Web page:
Later, once Sir had slept, not even the mild reproach turned JARVIS and the bots' ways for letting the unplugged state of Sir's coffee machine pass by unnoticed was enough to quell the slight feeling of accomplishment that JARVIS felt.



It was with a sense of success that JARVIS watched Sir and Sergeant Barnes hesitatingly communicate in the course of the following week. He had long decided that he would not hesitate to get involved should it become necessary to get them to communicate further. However, it seemed that once they had managed to overcome the initial roadblock, they had no problem getting their relationship to a comfortable-if-stumbling kind of friendship with remarkable speed.

They were, however, also stalled at that point. JARVIS might have let them be, satisfied with his results, had it not been for Sir's influence in his development. Because of this, there was no way that JARVIS would not see something through to the end out of fear of failure.

Sir and Sergeant Barnes also had a habit of looking at each other with what people on the internet might call 'heart-eyes', which certainly cemented this decision.

For a brief moment, JARVIS considered including others into his plans. While observation was never a problem, not with the resources he had available, the fact that JARVIS had no physical body restricted his scope of action considerably. While DUM-E and U were able to do simple things as DUM-E had displayed when pulling the plug on the coffee machine, it was not easy as just letting them out of the workshop to be JARVIS' hands.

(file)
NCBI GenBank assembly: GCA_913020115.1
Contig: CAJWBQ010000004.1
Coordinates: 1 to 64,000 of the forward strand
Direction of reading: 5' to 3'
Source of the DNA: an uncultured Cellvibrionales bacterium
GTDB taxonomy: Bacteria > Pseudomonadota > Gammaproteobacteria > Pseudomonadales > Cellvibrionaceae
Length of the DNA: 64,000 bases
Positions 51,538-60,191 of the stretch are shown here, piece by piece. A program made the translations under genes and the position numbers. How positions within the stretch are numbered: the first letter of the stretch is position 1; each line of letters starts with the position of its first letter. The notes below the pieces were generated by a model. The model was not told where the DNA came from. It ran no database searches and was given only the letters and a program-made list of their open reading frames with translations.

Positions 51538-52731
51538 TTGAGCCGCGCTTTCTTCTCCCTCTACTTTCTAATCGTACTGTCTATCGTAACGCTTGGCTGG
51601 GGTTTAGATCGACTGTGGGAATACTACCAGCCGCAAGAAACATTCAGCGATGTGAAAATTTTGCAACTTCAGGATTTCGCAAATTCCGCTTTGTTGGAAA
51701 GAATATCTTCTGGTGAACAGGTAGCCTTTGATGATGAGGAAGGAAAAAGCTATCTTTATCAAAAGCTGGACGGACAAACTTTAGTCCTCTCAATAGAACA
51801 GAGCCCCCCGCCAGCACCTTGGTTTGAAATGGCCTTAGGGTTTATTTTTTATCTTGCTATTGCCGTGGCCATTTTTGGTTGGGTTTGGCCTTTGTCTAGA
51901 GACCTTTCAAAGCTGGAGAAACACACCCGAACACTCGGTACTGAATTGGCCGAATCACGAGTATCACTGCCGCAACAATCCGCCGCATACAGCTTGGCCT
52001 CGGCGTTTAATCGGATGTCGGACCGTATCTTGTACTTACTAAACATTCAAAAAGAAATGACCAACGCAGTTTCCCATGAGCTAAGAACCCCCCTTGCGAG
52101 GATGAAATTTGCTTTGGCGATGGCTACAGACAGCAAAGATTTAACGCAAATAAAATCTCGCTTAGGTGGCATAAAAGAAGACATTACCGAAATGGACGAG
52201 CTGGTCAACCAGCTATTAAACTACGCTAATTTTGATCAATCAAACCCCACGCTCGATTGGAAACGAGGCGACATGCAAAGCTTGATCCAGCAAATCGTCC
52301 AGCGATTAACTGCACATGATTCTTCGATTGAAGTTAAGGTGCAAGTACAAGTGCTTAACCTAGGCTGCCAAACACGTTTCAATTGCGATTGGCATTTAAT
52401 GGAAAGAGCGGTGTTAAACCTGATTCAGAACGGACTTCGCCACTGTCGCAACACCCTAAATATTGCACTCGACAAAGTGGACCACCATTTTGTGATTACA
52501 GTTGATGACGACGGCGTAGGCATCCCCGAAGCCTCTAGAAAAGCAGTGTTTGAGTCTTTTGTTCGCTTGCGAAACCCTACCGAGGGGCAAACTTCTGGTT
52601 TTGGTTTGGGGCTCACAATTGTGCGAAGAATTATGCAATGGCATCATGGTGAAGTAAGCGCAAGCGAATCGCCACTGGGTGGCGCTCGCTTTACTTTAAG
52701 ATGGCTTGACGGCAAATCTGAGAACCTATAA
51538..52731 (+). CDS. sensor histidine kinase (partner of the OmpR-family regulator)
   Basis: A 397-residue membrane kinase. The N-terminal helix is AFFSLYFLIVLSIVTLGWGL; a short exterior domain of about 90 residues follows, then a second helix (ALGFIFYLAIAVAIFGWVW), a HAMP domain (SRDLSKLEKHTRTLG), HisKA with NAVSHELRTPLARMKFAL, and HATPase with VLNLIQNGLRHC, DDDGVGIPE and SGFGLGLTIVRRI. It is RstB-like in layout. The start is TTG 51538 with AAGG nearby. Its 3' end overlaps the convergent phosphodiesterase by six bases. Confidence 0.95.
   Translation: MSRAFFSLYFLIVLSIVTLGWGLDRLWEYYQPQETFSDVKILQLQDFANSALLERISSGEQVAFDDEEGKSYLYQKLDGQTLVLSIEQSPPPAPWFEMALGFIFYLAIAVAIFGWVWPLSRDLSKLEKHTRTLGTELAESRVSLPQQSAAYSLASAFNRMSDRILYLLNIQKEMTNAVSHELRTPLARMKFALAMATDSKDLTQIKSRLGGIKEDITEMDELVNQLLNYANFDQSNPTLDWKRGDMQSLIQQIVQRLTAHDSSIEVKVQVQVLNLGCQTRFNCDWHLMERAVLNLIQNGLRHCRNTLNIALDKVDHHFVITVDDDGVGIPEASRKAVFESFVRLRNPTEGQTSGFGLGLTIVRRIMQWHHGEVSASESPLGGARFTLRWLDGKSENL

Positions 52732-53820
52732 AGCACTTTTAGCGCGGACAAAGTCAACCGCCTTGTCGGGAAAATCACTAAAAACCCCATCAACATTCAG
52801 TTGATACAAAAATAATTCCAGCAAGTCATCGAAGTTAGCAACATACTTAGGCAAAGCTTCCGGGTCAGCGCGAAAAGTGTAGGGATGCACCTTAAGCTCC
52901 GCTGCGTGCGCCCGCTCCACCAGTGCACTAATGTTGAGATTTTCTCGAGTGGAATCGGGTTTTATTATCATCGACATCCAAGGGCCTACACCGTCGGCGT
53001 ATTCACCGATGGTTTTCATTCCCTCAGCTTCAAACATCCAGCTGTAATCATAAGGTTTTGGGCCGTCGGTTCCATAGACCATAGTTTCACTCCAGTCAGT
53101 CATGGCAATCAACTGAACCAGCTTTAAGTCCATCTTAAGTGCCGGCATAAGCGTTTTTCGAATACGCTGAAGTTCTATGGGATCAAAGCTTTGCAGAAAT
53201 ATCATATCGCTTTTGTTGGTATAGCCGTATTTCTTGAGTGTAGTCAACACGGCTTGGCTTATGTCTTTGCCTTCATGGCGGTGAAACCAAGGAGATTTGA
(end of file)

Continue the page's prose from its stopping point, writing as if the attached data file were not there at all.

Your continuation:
JARVIS reviewed his databases and plotted.



On a Tuesday mid-morning, while Sir was on a lower floor, supervising some of Stark Industries' newer employees in R&D, DUM-E 'escaped' from Sir's workshop. Later, JARVIS would say that he could not imagine how it had bypassed his attention, though this was of course because he had been perfectly aware of what was happening and had encouraged it.

In fact, U had stayed put simply because they had not wanted to take part in the scheme, no doubt taking after Miss Potts' more even temperament, since U had long since chosen her as their role-model.

Because of this, Sergeant Barnes only found one robot driving circles around one of the couches in the common floor's living spaces. It was his ability to take things in stride, JARVIS decided when the man simply blinked and watched for approximately 5.8 seconds, that made Sergeant Barnes such a good match for Sir.

He finally stepped further into the room, justified in his wariness as he had never been down to Sir's workshop before and thus was not familiar with DUM-E. Looking at the closest camera, Sergeant Barnes pointed at DUM-E, who was still driving in excited circles around the couch, and pulled up an eyebrow in silent question.

"This is DUM-E, one of Sir's helper bots," JARVIS explained helpfully, pleased when Sergeant Barnes did not seem alarmed at all but rather engrossed as he turned his attention back on DUM-E. It seemed that his interest in the genre of Science Fiction did carry over into daily life as well, as JARVIS had theorized. "I am afraid he managed to escape Sir's workshop and has chosen to expend his energy doing… this."